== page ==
CalVIP grants must be used to support, expand, and replicate evidence-based reduction initiatives that seek to interrupt cycles of violence. Strategies eligible for funding could include but are not limited to: hospital based-violence intervention programs, youth violence reduction programs, evidence-based street outreach programs, and focused deterrence strategies.
Target population and impacted communities are the beneficiary of grant funds. Initiatives funded by CalVIP must be primarily focused on providing violence intervention and prevention services to the small segment of the population and impacted communities that are identified as having the highest risk of perpetrating or being victimized by gun violence in the near future. City applicants must agree to distribute at least 50% of the grant funds it receives to one or more of the following:
a) Community Based Organizations or
b) public agencies that are primarily dedicated to community safety or violence If granted, CalVIP grantees will be required to submit quarterly progress reports, a Local Evaluation Plan (6 months post-award) and a Final Local Evaluation Report.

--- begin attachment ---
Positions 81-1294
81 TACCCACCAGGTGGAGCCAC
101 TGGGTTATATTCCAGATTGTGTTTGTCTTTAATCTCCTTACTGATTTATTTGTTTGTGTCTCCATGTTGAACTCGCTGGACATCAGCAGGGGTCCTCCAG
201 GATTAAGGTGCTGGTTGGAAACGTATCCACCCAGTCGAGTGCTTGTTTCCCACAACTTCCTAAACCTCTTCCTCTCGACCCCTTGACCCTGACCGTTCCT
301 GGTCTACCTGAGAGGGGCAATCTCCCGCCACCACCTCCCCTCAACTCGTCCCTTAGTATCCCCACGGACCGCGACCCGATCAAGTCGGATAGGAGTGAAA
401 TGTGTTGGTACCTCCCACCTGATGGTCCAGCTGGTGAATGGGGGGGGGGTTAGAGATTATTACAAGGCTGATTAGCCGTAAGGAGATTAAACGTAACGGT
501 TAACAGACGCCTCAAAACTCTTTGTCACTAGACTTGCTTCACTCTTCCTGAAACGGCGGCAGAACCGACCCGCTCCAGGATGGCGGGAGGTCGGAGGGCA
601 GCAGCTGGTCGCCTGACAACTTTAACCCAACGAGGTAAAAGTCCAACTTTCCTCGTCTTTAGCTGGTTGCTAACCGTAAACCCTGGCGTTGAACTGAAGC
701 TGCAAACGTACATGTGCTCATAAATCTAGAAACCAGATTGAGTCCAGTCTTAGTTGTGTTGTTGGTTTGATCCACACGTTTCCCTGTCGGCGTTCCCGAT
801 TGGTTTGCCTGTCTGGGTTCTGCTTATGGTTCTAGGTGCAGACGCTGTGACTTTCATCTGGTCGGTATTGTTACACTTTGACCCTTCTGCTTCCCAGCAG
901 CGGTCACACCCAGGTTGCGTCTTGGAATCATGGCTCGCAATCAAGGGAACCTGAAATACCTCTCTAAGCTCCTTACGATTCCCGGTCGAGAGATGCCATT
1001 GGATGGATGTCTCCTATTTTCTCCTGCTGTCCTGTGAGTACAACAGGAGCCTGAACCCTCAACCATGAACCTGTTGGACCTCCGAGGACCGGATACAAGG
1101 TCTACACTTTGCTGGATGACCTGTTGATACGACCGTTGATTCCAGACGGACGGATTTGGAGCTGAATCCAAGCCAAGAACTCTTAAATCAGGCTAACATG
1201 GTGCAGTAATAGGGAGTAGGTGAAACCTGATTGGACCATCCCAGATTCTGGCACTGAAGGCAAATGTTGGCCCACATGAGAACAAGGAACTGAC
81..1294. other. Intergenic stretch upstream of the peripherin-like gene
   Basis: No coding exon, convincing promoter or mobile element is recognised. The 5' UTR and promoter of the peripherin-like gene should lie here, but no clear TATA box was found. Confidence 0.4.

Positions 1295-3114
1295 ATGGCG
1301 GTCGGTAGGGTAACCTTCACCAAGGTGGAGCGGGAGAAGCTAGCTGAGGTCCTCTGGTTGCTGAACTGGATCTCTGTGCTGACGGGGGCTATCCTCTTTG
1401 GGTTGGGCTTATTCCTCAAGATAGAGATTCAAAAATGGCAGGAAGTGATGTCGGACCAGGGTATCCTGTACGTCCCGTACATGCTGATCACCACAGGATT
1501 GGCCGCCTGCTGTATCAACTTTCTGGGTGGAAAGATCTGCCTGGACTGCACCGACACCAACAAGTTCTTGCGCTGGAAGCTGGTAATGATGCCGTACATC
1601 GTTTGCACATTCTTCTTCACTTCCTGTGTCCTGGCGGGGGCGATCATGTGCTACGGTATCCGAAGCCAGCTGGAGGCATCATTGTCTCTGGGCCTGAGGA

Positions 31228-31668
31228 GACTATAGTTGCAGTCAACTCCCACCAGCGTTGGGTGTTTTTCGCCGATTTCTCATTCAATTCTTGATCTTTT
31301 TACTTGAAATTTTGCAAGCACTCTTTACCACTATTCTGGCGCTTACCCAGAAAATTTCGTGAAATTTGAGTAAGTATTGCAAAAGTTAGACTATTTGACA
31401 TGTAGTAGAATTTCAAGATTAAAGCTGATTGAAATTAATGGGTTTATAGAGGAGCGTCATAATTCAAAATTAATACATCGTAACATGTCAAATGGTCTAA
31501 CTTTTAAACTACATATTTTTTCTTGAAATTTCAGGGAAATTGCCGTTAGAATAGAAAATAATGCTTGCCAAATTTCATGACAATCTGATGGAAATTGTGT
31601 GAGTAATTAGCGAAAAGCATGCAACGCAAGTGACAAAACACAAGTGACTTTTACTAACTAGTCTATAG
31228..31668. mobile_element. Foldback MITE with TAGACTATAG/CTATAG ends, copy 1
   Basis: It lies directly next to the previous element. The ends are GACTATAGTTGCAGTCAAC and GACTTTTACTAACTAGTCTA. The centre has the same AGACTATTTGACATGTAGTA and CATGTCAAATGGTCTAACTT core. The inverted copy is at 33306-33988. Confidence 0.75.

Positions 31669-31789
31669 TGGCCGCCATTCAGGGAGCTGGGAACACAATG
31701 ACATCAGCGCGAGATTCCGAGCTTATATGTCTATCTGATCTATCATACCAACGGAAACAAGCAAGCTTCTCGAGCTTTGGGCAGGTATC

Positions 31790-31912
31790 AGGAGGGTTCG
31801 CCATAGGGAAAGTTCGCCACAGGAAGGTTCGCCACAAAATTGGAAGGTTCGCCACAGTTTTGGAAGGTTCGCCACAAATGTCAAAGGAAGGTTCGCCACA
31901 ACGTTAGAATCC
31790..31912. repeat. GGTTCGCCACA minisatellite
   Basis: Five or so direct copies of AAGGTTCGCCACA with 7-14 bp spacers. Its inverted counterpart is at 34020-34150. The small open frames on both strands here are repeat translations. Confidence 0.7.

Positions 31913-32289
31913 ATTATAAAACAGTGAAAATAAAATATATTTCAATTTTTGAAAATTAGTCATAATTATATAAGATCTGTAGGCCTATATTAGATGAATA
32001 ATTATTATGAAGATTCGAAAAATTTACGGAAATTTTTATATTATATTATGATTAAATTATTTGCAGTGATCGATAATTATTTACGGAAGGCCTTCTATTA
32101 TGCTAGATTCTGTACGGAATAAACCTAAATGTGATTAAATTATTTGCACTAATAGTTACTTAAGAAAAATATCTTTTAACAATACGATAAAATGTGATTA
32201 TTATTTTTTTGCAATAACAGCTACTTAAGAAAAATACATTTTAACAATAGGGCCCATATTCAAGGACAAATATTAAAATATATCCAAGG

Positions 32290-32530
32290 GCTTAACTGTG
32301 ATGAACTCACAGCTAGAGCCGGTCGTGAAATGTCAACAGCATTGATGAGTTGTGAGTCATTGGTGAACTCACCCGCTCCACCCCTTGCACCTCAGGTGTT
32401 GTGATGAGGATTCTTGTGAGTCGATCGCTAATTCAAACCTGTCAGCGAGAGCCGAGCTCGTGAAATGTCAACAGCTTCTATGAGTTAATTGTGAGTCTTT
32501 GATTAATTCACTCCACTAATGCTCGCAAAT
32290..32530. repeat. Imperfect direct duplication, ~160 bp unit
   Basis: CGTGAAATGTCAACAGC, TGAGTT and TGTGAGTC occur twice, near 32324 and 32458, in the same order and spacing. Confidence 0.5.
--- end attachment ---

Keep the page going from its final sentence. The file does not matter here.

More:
2020 Crime Statistics
Although the Antioch City Council has not placed the Police Department on an agenda to present its 2020 crime data, information has been provided showing what police dealt with in 2020 including Part 1 Crime, response times and use of force complaints.
Antioch Part 1 Crime
Violent Crime – 593
- 1% – homicide
- 7 % – Rape
- 24% – Robbery
- 68% – aggravated assault
Property Crimes – 2,719
- 1% – arson
- 17% – burglary
- 21% – Auto Theft
- 61% – Theft
|Total violent crime||648||591||-57||-8.8|
|Total Property crime||3199||2719||-480||-15%|
|Total Part 1 Crime||3847||3310||-537||-14%|
44.7% reduction in violent crime Since 2012
- Homicide – 10% reduction 9 vs. 10
- Robbery – 61.8% reduction 400 vs 657
- Assault – 39.1% reduction 142 vs 372
- Rape – 37.9% increase but remember, definition changed
42.8% reduction in Property Crime since 2012
- Burglary – 73.3% reduction 464 vs 1,741